Our home for 3 nights: Arco Iris Lodge. VERY happy with this place.
In hindsight we would have rented a car while in Costa Rica - but the price (and an amazing amount of concern from friends) caused me to go the shuttle/private driver route instead.  I actually think we still spent less on transportation than a rental would have been, however a rental would have provided us flexibility and of course a lot more freedom.
More casado... *yawn*
We loved the fresh fruit drinks all over CR - tho I was a bit skeptical of the BLUE cherry?
Monteverde might have just been my favorite stop on our trip!  But I think that may have had something to do with the weather.  At 4600 feet in elevation, it was MUCH cooler here.  And I am absolutely a cool-climate girl.  It was beautiful and sunny during the day, with temperatures maybe into the 80's but at night it dropped as low as the high 50's.  It was like San Francisco Bay Area weather!  The one thing I didn't love was the wind.  At night it was so loud I thought it might actually tear the roof of our hotel off!  But I guess, it also made bundling up under the thick blankets seem more cozy and appropriate.
One of the lodge's doggies - they have a very rough life
Breakfast buffet at the Arco Iris Lodge - $7/person (yes that is passionfruit spread!!)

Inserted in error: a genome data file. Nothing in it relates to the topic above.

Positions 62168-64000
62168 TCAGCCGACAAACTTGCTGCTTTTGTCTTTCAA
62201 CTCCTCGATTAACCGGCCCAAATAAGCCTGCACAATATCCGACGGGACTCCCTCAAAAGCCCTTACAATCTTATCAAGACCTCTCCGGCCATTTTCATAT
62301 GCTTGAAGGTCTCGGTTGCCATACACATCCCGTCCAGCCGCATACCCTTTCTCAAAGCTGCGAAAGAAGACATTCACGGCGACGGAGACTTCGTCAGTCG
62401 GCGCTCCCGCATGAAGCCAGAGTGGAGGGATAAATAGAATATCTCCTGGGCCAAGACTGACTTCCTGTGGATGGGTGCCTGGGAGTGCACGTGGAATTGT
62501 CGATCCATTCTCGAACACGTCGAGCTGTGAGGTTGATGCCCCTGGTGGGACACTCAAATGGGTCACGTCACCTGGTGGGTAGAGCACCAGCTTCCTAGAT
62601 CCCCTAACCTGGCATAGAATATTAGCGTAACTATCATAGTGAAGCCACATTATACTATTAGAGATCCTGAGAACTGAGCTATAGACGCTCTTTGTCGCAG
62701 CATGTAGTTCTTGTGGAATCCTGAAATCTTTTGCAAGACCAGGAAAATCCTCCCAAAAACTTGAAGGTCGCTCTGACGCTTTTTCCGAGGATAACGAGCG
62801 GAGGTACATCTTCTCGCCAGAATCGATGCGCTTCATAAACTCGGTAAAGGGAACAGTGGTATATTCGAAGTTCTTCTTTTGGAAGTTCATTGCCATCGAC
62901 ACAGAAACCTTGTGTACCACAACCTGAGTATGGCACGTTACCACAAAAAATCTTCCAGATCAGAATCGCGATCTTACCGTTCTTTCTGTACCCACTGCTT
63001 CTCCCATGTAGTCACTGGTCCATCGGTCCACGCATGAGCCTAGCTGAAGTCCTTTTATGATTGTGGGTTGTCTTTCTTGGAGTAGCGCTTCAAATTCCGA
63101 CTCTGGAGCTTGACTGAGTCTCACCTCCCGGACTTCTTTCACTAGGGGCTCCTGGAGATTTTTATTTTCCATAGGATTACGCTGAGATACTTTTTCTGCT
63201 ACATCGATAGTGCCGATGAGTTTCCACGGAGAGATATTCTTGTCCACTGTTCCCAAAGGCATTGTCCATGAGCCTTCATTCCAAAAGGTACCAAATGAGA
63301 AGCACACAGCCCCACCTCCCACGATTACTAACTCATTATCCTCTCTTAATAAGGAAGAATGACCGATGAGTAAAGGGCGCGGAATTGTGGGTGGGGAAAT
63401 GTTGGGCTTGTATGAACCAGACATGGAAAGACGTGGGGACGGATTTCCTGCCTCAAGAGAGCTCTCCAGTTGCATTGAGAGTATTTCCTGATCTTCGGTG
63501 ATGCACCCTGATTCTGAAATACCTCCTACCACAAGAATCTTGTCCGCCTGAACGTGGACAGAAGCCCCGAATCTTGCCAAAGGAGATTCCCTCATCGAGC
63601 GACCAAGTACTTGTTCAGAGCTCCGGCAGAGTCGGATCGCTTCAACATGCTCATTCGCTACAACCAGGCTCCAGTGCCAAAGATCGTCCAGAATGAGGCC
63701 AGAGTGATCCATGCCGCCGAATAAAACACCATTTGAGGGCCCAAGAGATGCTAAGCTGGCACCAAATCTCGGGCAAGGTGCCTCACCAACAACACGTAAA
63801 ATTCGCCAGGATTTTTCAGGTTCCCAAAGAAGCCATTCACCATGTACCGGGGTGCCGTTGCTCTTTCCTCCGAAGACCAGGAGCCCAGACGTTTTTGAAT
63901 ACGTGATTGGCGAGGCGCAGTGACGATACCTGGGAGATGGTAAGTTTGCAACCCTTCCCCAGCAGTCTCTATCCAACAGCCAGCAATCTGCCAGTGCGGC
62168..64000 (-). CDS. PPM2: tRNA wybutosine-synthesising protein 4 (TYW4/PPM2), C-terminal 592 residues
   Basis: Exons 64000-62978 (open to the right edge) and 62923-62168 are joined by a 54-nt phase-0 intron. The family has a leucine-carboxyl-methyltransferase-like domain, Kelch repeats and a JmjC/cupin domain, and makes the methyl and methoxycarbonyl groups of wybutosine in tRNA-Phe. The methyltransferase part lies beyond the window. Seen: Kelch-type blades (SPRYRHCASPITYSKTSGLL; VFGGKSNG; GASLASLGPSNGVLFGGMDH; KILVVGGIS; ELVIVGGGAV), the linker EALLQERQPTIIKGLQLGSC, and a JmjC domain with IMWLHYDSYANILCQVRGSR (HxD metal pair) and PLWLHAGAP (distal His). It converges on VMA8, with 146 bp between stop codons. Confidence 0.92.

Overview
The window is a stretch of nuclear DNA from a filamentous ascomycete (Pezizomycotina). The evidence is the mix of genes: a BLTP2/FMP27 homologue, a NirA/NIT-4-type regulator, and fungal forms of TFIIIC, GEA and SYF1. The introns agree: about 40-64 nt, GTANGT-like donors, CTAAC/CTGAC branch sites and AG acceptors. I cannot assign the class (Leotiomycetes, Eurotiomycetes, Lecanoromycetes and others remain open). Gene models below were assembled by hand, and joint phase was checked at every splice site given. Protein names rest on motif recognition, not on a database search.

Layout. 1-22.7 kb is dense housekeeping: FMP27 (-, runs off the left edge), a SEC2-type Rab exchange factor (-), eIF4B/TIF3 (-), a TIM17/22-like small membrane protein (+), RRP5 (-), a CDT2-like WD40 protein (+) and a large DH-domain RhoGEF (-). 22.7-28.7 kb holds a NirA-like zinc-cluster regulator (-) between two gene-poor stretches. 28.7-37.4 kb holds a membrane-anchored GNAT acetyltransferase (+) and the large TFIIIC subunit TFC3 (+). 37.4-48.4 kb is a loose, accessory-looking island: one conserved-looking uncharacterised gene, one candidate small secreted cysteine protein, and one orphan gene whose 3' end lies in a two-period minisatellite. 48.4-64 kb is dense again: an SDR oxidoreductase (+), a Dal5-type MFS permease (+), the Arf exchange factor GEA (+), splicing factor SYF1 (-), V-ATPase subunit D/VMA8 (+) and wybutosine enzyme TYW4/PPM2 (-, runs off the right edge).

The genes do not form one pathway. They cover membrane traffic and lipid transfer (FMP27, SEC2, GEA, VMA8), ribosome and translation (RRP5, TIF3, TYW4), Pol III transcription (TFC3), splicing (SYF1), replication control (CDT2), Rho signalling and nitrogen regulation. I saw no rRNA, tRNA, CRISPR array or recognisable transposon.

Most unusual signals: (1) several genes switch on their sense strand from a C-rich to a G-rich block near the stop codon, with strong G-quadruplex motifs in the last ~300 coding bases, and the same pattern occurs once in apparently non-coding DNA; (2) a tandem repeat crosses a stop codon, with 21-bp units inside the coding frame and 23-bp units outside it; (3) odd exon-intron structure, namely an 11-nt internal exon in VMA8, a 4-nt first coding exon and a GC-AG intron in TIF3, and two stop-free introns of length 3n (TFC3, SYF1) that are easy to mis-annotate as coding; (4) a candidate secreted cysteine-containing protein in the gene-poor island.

We stayed at the Arco Iris Lodge in Monteverde.  Again, I found this place on TripAdvisor and for the millionth time since I began seriously traveling 10+ years ago, thanked my lucky stars for TripAdvisor.  The lodge was no-nonsense, basic accommodations but clean and safe and affordable.  And while it was right smack dab in the middle of town, it was up a long [steep] driveway which put us just far enough off the beaten path that we were not at all bothered by foot (or car) traffic.  It was very quiet and relaxing.  (OK, how *old* am I getting that I'm continually recommending places because they're "quiet"??!!)
We did a night walk tour one night, which I don't mention in this post - it was OK... mostly insects
The beautiful gardens at Selvatura Park
We did what I'd say were our most interesting tours in Monteverde.  What's the one thing everyone comes back from Costa Rica talking about?  Well, okay maybe the mediocre food too, but: ziplining!! (aka: "canopy tour").  We spent the better part of a day touring Selvatura Park.  Selvatura seemed to have the most prominent reputation for ziplining and hanging bridges tours in the area, versus others like Sky Trek (where The Bachelor went) and Extremo.  While Mr. Travel Companion felt they were a little anti-climactic, I had a great time zip-lining from tree to tree, HUNDREDS of feet in the air.  I only wish I could have paused to take photos from up there!  Our 13th, and final zip-line was done in pairs and because of that, was the fastest line (more weight = more inertia).  75% of that line was THROUGH a cloud.  We couldn't see more than inches in front of our faces for the whiteness surrounding us.  We got off at the end and my face was soaked from the condensation - but we were pretty thrilled!